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At This Point, It's the Spurs

Parker outplays Kidd again and makes the big shots as San Antonio rallies to regain home-court edge with a sloppy 84-79 victory.

June 09, 2003|Mark Heisler | Times Staff Writer

EAST RUTHERFORD, N.J. -- Just which of these point guards is it that the San Antonio Spurs want to give $100 million again?

Tony Parker, their 21-year-old incumbent, is more than holding his own against Jason Kidd, whom the Spurs once coveted. Parker outscored Kidd, 26-12, Sunday night as the Spurs defeated the New Jersey Nets, 84-79, to take a 2-1 lead in the NBA Finals.

For the series, which continues Wednesday night, it's Parker 63 points, Kidd 52. Parker is shooting 46% and after Sunday night's six-for-19 effort, Kidd is at 35%.

In one of the worst-kept secrets in the NBA, the Spurs, who will have $14 million worth of cap space this summer, were planning on making a run at Kidd this summer, at least before this series started.

Now what's on their mind?

"Well, I think the point guard position is really important on a team and I think it's a position we are going to want to keep on the team," Spur Coach Gregg Popovich said.

"I think we should have a point guard. That's definitely something I think every team should have. Did I answer your question?"

No, but these days, the question is answering itself.

For his part, Parker says Popovich won't discuss it with him, either.

"Well, he never talked to me, not much about free agency," Parker said. "A lot of things can happen in the summer.... You know, the NBA is a business and I can't let that affect me."

Remarkably, it hasn't affected Parker, nor has anything else. Champions aren't supposed to be run by 21-year-old second-year point guards, whether they're from Paris or Harlem, but here he and they are, two wins from paydirt.

Nor is Parker the one who's supposed to be rescuing them when things are looking grim, as they did Sunday night when the Spurs stunk out Continental Airlines Arena and the Nets led by eight points in the third quarter.

For people who wondered if the Spurs could play any worse than they did in the first half of Game 2, here came Game 3.

Popovich joked before the game about their weaknesses -- "We developed a new free-throw technique and we did some non-turnover drills and I'm sure we won't have any problem in either area" -- before his team went out and started kicking the ball around the lot again.

Try eight turnovers in the first quarter, a bad sign. Only the fact the Spurs can defend and the Nets aren't as explosive when Kidd is missing kept the Spurs within 21-15 after one quarter.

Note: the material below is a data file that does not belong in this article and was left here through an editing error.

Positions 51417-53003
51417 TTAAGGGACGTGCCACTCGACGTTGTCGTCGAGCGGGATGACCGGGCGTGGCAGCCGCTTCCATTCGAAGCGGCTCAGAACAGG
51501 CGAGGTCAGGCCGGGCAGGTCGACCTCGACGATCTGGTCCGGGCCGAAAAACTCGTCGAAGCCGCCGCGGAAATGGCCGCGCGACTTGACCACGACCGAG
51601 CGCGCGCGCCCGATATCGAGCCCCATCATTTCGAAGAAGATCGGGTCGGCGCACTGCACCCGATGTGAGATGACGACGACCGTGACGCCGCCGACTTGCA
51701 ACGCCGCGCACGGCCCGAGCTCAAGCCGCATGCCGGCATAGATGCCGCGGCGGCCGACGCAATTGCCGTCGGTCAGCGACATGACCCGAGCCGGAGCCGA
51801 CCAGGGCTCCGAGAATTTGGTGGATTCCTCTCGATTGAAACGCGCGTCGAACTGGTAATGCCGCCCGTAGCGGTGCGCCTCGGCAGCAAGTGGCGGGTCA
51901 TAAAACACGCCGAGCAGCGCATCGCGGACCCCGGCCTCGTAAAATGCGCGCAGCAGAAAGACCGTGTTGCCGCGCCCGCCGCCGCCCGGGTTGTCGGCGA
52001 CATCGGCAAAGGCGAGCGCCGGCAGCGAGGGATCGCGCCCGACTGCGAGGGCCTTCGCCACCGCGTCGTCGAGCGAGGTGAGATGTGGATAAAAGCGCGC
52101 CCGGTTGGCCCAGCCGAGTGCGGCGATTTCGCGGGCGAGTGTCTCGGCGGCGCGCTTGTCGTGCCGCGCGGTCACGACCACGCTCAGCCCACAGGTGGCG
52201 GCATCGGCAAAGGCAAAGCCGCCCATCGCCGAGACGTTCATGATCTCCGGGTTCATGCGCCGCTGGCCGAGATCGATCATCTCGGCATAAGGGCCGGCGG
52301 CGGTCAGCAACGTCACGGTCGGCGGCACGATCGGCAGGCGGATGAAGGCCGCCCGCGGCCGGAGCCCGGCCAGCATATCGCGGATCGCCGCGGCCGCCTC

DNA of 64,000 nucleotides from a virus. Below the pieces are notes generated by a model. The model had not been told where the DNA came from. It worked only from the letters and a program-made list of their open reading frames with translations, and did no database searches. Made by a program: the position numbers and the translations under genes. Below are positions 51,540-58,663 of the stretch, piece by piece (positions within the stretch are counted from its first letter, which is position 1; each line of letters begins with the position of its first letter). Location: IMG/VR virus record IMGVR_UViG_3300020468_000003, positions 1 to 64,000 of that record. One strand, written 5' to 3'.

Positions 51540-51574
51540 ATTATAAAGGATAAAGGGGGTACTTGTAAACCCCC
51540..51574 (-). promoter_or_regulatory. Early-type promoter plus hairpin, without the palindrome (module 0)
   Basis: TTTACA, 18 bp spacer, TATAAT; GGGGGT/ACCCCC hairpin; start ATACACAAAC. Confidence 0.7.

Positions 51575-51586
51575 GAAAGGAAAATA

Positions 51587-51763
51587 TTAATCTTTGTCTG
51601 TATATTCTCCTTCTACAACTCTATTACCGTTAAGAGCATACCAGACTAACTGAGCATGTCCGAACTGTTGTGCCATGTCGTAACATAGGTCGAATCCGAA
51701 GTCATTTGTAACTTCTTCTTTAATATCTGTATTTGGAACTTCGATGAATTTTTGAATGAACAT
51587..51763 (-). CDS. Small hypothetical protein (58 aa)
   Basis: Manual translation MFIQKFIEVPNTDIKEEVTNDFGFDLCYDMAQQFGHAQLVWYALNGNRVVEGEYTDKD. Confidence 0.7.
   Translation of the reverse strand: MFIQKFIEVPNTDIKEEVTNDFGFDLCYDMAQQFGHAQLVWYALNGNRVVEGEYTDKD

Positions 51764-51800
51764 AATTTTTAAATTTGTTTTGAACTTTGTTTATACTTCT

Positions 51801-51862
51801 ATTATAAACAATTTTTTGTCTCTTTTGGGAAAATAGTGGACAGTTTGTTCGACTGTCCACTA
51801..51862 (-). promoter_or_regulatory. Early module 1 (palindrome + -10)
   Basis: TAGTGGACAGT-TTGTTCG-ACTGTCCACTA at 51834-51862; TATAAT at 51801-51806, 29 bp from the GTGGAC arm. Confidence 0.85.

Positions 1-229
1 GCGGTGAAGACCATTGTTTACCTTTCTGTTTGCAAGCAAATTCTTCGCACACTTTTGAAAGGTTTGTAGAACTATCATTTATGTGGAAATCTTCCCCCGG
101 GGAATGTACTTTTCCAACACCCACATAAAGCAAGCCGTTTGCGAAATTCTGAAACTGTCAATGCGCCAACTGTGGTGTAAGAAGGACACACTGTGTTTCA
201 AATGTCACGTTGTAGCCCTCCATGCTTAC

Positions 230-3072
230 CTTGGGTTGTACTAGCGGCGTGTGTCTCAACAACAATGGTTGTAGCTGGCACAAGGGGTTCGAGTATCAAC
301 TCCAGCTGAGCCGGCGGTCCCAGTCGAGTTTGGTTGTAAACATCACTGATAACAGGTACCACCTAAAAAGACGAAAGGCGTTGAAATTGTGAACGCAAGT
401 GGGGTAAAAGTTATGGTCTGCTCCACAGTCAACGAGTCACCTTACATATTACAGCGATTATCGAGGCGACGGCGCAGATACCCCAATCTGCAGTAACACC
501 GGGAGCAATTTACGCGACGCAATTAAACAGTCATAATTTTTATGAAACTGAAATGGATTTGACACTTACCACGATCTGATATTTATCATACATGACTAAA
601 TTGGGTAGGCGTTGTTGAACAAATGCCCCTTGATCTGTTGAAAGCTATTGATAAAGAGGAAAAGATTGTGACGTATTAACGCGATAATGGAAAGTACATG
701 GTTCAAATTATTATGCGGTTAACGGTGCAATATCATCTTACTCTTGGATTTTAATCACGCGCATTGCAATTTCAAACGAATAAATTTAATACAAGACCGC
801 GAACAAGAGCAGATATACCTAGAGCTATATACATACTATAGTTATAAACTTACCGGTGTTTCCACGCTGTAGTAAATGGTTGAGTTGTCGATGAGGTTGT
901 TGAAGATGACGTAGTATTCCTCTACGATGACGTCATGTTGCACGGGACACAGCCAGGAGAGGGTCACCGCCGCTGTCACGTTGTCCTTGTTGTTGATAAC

At the half, it was Spurs 33, Nets 30 -- a new scoring low for a half in the NBA Finals, including the first seven, from 1948-54, before there was a shot clock.

With Tim Duncan struggling -- he turned the ball over five times, with Kenyon Martin snatching it right out of his hands twice -- the Spurs seemed to be slipping away in the third quarter, but Parker knocked down two late three-point shots, cutting the Nets' lead to 57-54 after three quarters.

Then Parker scored 10 of the Spurs' points in a 13-2 run that sent them ahead to stay.

The end was almost as inglorious as the beginning. The Nets were within 78-75 with 1:04 left when Parker went to the line to shoot two free throws ... and missed both. But Duncan sneaked around Martin, rebounded the second miss and moments later, Manu Ginobili made a 15-footer as the Spurs eased off the hook.

"He slipped off of me," said Martin, who'd been trying to block Duncan out. "I thought I had a body on him, but he slipped off. That kind of hurt a little bit."

It hurt a lot. This was the Nets' chance. The Spurs were not only beatable Sunday night, the Nets were beating them.

Popovich, who thought he was rebuilding this season with a young team and an outgoing David Robinson, was asked what it's like to be competing at this level, instead.

"It's fun for them and it's a life-shortening experience for me," said Popovich, laughing. "I'm being honest. I think I have about a week left."

The Nets may not have that much time left, even if they were, as someone suggested to Martin, right there.

Said Martin: "Right there ain't going to get it done."



J.A. Adande: Because of playoff format, we're stuck with a series that gets worse by the game. D9



A Low Point

The fewest total points scored in a half in a NBA playoff game since the 24-second shot clock was introduced for the 1954-55 season (NBA Finals shaded):

*--* Pts Teams Date Half 60 Boston (29) vs. Detroit (31) May 10, 2002 Second 60 Atlanta (29) at New York (31) May 24, 1999 Second 62 Utah (29) at San Antonio (33) May 9, 1998 Second 63 New Jersey (30) vs. San Antonio (33) June 8, 2003 First 63 Philadelphia (27) at Orlando (36) May 11, 1999 First 63 Utah (31) vs. Portland (32) May 20, 1999 First 63 Houston (31) vs. New York (32) June 8, 1994 Second 63 New York (31) vs. Miami (32) May 12, 2000 Second 65 Boston (32) at Philadelphia (33) May 1, 1977 Second 66 Charlotte (30) at Chicago (36) May 6, 1998 First 66 Utah (30) at Chicago (36) June 12, 1998 First 66 Lakers (32) vs. San Antonio (34) May 14, 1995 Second 66 Phoenix (31) at San Antonio (35) April 22, 2000 Second


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